Feel the Earth Move
January 6, 1912: Wegener Presents Continental Drift
On this day in 1912 German geophysicist Alfred Wegener first presents his theory of continental drift to the German Geological Society. Even in todays “enlightened” age it is still hard to imagine that the continents were once attached. Imagine the reaction from the world in 1912.
Wegener was the first to use the phrase “continental drift” and formally publish the hypothesis that the continents had somehow “drifted” apart. The complementary arrangement of the facing sides of South America and Africa is obvious, it was this temporary feature which inspired Wegener to study what he defined as continental drift.
Although he presented much evidence for continental drift, he was unable to provide a convincing explanation for the physical processes which might have caused this drift. In other words, what was the driving force? His suggestion that the continents had been pulled apart by the centrifugal pseudo-force of the Earth’s rotation or by a small component of astronomical precession was rejected as calculations showed that the force was not sufficient.
Evidence for the movement of continents on tectonic plates is now extensive. Similar plant and animal fossils are found around different continent shores, suggesting that they were once joined. The fossils of Mesosaurus, a freshwater reptile rather like a small crocodile, was found both in Brazil and South Africa.
The discovery of fossils of the land reptile Lystrosaurus from rocks of the same age from locations in South America, Africa, and Antarctica. There is also living evidence of the same animals being found on two continents. For instance some earthworm families (e.g.: Ocnerodrilidae, Acanthodrilidae, Octochaetidae) are found in South America and Africa.
The theory of continental drift was not accepted for many years. At the time it was thought that maybe huge land bridges spanning the Atlantic and Indian oceans accounted for the similarities of fauna and flora on different continents. This failed to account for glaciation in India, Australia and South Africa.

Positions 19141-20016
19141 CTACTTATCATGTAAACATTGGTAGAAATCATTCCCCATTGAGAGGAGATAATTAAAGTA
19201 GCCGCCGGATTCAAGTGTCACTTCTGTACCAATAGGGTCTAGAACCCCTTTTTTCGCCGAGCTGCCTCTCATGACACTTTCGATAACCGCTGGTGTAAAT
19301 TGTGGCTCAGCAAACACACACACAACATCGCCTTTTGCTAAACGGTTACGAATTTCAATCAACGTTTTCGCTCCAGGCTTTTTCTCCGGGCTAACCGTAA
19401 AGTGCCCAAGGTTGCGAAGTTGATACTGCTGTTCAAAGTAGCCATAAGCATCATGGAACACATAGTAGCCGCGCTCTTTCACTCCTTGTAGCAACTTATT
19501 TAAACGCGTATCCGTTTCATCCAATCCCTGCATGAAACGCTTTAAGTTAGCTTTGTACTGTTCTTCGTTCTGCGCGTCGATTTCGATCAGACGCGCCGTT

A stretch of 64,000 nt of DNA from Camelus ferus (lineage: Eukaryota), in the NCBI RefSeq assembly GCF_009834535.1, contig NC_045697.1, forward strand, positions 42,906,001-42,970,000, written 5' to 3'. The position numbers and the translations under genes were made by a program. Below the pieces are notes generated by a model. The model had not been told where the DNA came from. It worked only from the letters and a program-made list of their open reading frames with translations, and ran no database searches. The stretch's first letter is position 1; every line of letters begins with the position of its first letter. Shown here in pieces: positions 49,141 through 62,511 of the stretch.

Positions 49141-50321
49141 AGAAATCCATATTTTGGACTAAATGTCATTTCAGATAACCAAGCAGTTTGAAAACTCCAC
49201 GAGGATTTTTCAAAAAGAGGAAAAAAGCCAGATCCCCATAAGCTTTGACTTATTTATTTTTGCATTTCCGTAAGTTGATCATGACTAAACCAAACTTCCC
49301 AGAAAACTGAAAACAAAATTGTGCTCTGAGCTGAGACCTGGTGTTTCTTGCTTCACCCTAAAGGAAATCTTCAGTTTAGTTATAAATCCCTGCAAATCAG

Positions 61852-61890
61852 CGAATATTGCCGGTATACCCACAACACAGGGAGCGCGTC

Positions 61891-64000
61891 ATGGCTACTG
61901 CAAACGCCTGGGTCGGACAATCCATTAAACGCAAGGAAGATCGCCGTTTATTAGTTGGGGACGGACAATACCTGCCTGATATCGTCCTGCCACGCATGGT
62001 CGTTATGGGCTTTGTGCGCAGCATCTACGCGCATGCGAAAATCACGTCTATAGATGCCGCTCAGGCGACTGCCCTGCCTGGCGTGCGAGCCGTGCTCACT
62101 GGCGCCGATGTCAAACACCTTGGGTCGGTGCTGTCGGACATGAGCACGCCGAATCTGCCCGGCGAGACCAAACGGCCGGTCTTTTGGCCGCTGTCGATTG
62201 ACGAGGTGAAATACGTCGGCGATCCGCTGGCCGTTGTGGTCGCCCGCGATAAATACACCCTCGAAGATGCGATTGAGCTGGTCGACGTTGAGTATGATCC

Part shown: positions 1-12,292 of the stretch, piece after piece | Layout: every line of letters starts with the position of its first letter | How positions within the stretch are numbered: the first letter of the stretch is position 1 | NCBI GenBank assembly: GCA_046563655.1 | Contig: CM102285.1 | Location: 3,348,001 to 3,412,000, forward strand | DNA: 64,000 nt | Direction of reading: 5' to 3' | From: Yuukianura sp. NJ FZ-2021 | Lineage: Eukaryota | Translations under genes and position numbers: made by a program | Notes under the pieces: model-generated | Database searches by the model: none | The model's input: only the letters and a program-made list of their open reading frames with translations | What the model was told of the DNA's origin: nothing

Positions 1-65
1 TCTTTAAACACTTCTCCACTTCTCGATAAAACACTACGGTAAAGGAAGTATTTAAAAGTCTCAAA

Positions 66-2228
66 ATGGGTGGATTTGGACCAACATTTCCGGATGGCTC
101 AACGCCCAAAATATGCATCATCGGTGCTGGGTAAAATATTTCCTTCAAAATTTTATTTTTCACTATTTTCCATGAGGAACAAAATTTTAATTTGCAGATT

One problem was that a plausible driving force was missing. And it did not help that Wegener was not a geologist. It is now accepted that the plates carrying the continents do move across the Earth’s surface; ironically one of the chief outstanding questions is the one Wegener failed to resolve: what is the nature of the forces propelling the plates?
David Attenborough, who attended university in the second half of the 1940s, recounted an incident illustrating its lack of acceptance then: “I once asked one of my lecturers why he was not talking to us about continental drift and I was told, sneeringly, that if I could prove there was a force that could move continents, then he might think about it. The idea was moonshine, I was informed.”
Geophysicist Jack Oliver is credited with providing seismologic evidence supporting plate tectonics which encompassed and superseded continental drift with the article “Seismology and the New Global Tectonics”, published in 1968, using data collected from seismologic stations, including those he set up in the South Pacific.
It is now known that there are two kinds of crust, continental crust and oceanic crust. Continental crust is inherently lighter and of a different composition to oceanic crust, but both kinds reside above a much deeper “plastic” mantle. Oceanic crust is created at spreading centers, and this, along with subduction, drives the system of plates in a chaotic manner, resulting in continuous orogeny and areas of isostatic imbalance. The theory of plate tectonics explains all this, including the movement of the continents, better than Wegener’s theory.